On Feb. 14, the League of Women Voters celebrates 100 years of empowering voters and defending democracy. The League in Vermont joins more than 700 other leagues to celebrate this historic milestone and reflect on our history of advocacy, action, and accomplishment.
A century ago, women were on the verge of getting the vote as Carrie Chapman Catt and Alice Paul campaigned separately for ratification of the 19th Amendment. In 1920, six months prior to passage of the Amendment, Carrie Chapman Catt founded the League of Women Voters as a mighty political experiment to instruct women on political issues. Although Vermont had not ratified the 19th Amendment and would not do so until February 1921, suffragists organized a chapter, “…so that Vermont women may be prepared to use to their best advantage the ballot so recently won….”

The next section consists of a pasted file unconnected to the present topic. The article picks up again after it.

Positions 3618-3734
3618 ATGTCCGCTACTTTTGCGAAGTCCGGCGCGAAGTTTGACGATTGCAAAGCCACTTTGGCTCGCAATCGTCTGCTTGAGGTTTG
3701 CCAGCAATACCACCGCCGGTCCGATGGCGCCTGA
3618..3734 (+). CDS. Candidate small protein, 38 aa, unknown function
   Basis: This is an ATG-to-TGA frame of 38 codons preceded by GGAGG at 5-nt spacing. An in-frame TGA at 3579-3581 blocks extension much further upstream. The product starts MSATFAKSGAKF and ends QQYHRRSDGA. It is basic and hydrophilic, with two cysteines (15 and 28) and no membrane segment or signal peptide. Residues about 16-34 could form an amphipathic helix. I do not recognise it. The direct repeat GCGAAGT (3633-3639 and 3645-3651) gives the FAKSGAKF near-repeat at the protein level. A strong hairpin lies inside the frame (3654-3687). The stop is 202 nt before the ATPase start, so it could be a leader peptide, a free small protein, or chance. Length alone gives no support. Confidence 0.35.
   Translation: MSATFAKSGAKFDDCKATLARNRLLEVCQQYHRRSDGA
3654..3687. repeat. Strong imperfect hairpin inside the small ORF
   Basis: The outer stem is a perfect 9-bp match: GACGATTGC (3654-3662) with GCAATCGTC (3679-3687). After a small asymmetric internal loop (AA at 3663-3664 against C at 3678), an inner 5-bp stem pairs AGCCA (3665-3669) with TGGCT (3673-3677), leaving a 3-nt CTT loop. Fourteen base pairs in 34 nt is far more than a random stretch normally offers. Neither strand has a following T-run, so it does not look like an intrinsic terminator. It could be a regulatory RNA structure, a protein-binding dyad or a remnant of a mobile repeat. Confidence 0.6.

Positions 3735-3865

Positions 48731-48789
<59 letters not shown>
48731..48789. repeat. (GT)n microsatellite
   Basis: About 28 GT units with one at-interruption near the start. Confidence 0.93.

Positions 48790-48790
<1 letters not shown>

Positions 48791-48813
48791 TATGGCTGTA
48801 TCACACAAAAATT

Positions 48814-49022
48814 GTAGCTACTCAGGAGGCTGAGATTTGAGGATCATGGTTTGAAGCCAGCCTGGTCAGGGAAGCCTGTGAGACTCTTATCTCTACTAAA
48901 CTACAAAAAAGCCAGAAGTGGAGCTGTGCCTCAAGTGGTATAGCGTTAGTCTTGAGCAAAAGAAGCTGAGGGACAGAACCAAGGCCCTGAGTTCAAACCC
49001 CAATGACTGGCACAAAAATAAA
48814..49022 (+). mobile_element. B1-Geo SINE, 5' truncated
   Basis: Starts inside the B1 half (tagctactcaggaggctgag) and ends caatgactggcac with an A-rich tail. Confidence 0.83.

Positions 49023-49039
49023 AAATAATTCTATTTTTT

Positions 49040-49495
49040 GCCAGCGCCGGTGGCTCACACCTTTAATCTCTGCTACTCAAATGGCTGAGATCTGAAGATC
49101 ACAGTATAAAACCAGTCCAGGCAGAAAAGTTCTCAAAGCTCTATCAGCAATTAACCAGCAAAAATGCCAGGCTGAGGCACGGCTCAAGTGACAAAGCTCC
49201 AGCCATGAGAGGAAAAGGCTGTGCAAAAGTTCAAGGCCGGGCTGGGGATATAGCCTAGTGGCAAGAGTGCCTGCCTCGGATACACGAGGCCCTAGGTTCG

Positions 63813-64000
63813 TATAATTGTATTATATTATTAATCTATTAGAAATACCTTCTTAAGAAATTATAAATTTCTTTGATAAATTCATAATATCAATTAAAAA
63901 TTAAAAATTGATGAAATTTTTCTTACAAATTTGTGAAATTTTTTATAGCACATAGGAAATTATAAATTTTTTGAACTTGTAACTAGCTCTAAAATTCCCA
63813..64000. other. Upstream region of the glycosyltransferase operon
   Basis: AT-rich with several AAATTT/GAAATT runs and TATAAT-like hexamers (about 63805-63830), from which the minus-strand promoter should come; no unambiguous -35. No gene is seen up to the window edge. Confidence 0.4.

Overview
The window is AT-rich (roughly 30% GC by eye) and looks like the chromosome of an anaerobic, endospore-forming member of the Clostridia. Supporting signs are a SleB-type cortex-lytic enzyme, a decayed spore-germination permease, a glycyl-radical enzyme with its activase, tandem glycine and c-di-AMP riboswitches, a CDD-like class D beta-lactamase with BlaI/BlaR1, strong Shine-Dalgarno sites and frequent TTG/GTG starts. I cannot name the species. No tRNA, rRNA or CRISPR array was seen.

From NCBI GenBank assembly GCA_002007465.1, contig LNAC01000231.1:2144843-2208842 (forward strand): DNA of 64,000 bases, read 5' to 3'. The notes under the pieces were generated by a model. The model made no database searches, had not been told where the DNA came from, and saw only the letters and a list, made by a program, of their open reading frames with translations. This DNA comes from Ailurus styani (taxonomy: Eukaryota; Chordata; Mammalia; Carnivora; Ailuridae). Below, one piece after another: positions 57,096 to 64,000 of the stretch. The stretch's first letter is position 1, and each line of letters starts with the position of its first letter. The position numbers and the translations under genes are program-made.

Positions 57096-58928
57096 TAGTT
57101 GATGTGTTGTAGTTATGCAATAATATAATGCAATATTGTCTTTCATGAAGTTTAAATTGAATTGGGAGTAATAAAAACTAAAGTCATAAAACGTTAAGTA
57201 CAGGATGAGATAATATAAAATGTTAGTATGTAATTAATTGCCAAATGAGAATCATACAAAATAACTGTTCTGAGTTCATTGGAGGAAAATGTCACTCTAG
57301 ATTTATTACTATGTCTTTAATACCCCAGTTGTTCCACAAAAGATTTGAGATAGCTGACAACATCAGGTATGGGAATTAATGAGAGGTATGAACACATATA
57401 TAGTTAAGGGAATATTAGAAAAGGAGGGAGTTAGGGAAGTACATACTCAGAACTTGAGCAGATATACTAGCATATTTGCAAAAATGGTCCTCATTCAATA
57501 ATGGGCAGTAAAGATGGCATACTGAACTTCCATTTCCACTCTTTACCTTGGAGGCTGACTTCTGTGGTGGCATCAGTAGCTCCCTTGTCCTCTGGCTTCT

From the beginning, the League became the voice of reason, renowned for fact-based, nonpartisan information. It had a bold agenda, adopting 69 items for study including child welfare, education, home and high prices, women in gainful occupation, public health and morals, and independent citizenship for married women. Formative leader Eleanor Roosevelt helped establish its policy agenda, and, as Vice President of Legislative Affairs, lobbied for reforms. Our first legislative victory, in 1921, secured the landmark $1,000,000 federal funding to reduce infant mortality rates.
Following World War II, the League launched an unprecedented nationwide campaign to establish the United Nations (UN) and ensure US participation, working for Americans to understand the vital importance of the UN. We were the first non-governmental organization to be officially recognized by the UN and, to this day, maintain official observer status. The League endorsed the World Bank, International Monetary Fund, NATO, Marshall Plan, economic aid to less-developed countries, arms control, and normalizing relations with China.